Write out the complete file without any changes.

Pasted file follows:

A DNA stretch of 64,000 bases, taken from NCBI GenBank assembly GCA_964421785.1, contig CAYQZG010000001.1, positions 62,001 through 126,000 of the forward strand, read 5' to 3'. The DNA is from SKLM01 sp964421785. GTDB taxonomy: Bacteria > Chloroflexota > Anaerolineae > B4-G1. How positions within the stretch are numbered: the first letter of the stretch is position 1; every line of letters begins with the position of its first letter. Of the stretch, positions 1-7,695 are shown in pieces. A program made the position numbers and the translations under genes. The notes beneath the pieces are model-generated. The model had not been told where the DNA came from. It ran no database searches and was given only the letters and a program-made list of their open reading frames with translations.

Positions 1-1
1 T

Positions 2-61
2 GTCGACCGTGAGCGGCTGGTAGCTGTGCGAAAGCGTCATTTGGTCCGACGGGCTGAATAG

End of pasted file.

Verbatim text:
A DNA stretch of 64,000 bases, taken from NCBI GenBank assembly GCA_964421785.1, contig CAYQZG010000001.1, positions 62,001 through 126,000 of the forward strand, read 5' to 3'. The DNA is from SKLM01 sp964421785. GTDB taxonomy: Bacteria > Chloroflexota > Anaerolineae > B4-G1. How positions within the stretch are numbered: the first letter of the stretch is position 1; every line of letters begins with the position of its first letter. Of the stretch, positions 1-7,695 are shown in pieces. A program made the position numbers and the translations under genes. The notes beneath the pieces are model-generated. The model had not been told where the DNA came from. It ran no database searches and was given only the letters and a program-made list of their open reading frames with translations.

Positions 1-1
1 T

Positions 2-61
2 GTCGACCGTGAGCGGCTGGTAGCTGTGCGAAAGCGTCATTTGGTCCGACGGGCTGAATAG